- Cm, C#m, E, Ab
Most teachers start with strumming when they teach ukulele to beginners. They seem to think of picking as something that is out of reach. It’s not.
You use many fingers to hold chords, you only need one to pick a single note!
I’ve created an intro ebook guide to picking along a single string. This is the easiest way to get started since you can view the melody in a straight line and you don’t need to think about changing strings:
Improve Your Timing
As you improve, the most important part of what you play is the timing of how you play it. You want music to groove, right? To groove, you’ve got to be able to hold down a steady beat.
To get started, try finding the “1…2…3…4…” count in your favorite song. It’s where you normally clap your hands.
Here’s more information. Don’t get too carried away yet. A beginning ukulele player only needs to work on a steady beat.
There’s only one way you will get better. Practice!
If you are struggling with something you find hard, dedicate some time to it every day. You’ll be amazed where steady effort will get you in the course of several days.
There is no “get out of jail free” card in music. You get out what you put in and there are no shortcuts, though I do have some tips:
You’ve got to enjoy the music you make or you are wasting your time. So once you learn a song, just play it and enjoy the music you are making. Don’t judge, “Oh darn. That chord buzzed.” Just play it as best you can.
This is called “jamming.”
We all focus so much on improving that sometimes it’s refreshing to take a step back, realize how far we’ve come, and then just play. The best music comes out when you don’t even think about it.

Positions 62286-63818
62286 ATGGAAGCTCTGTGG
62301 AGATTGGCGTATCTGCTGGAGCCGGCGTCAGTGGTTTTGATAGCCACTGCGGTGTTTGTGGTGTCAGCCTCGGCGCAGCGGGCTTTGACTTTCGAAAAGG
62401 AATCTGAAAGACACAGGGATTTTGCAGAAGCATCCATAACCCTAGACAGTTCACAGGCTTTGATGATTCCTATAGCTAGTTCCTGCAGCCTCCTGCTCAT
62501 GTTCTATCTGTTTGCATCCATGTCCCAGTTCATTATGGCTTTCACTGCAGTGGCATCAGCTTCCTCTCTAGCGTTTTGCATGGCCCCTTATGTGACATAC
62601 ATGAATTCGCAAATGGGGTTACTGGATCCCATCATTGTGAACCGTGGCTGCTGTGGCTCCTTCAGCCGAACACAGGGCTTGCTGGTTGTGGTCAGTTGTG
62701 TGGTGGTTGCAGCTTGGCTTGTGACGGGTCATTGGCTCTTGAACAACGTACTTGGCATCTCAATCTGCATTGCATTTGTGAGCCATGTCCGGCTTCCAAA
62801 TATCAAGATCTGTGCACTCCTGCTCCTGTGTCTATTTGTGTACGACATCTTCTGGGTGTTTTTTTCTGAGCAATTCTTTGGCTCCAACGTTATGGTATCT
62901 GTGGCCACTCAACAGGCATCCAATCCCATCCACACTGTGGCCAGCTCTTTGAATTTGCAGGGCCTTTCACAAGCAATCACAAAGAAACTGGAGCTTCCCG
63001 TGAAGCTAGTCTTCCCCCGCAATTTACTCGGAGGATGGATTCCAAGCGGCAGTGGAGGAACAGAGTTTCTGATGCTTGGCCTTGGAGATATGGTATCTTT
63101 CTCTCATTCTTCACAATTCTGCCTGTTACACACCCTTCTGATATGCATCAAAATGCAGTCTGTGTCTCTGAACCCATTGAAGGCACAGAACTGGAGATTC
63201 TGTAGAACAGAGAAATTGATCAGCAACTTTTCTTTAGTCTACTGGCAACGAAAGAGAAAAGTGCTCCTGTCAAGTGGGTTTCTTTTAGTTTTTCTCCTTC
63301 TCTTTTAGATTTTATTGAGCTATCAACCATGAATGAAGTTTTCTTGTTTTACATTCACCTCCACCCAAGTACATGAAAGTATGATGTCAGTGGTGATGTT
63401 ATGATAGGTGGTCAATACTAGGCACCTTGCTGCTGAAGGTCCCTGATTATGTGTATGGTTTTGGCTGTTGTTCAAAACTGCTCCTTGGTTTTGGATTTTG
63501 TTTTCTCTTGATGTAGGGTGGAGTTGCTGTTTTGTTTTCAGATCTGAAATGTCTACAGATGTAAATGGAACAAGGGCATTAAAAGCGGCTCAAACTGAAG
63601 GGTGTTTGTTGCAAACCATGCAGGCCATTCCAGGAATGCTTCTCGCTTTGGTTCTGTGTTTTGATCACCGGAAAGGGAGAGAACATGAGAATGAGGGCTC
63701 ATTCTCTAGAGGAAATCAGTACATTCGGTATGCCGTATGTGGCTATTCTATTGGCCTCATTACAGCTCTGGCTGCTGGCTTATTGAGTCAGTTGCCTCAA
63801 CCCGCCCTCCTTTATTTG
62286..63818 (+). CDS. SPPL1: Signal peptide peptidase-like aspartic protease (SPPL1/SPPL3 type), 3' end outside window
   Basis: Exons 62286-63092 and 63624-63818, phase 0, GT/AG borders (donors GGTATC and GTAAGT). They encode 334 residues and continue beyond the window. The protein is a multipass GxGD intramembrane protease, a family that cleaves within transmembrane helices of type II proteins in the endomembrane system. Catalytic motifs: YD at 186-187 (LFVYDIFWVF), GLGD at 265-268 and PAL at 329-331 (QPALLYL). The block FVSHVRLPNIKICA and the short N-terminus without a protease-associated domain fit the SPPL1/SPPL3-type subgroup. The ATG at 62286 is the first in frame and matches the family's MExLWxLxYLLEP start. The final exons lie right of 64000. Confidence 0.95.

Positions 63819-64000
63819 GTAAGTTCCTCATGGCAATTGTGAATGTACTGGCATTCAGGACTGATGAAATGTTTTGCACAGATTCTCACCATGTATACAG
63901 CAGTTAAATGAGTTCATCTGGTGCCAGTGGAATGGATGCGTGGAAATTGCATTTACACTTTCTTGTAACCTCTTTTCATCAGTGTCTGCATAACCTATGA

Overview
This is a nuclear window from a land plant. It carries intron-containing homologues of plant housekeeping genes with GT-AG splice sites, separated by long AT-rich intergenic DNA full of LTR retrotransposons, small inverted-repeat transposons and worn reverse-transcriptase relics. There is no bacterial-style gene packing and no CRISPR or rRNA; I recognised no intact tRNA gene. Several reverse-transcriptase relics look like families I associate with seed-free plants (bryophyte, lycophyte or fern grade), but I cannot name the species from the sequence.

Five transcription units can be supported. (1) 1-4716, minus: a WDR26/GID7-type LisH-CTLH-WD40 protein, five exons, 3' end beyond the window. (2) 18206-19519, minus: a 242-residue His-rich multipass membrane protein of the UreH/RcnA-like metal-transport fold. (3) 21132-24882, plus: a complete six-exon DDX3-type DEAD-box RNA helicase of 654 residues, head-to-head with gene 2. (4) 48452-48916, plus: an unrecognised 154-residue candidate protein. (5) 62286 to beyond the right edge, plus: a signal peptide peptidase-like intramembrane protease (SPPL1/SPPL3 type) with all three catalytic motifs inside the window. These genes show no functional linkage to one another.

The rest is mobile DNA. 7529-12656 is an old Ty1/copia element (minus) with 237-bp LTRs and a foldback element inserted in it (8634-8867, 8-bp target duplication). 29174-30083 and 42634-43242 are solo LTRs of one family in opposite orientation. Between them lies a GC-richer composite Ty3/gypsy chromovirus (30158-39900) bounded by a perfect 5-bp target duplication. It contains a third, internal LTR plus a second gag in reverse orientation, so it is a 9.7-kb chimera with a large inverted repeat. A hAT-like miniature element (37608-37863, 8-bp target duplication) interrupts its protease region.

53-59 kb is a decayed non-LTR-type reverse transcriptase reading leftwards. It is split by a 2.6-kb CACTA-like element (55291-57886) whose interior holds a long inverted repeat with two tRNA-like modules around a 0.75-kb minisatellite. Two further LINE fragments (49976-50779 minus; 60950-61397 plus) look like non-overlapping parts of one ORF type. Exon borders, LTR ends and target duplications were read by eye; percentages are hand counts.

The Next Step
Find a Local Kani Ka Pila:
A kani ka pila is a jam group that usually forms in a circle and everyone takes turns choosing songs. Usually the pace is very slow so it’s a fabulous place to hone your skills in a group setting without any pressure. This is how I learned to play ukulele as a beginner.
You’d be surprised how many groups there are across the country and around the world – you just have to find them. Got A Ukulele has a huge page of ukulele clubs. Scroll through to see if your area has one you could ask about local kani ka pilas.
Ukulele Basics 101 Live Stream Replay Series
This video series was initially a week-long set of live streamed lessons about the very basics of playing the ukulele. You can now watch the replays and follow along as we learn a handful of chords and some fun, easy songs.
Day 1: Strumming Basics & Hunger Strike
In the first lesson you’ll learn how to strum C and F and use them to play “Hunger Strike” by Temple of the Dog.
Day 2: Just the Way You Are
Time for a couple new chords and a new song!
Day 3: Island Style
One more new chord and a song.
Day 4: One Day
One last song!
Day 5: Review and New Strum
Adding the D D DU strum to Hunger Strike and One Day.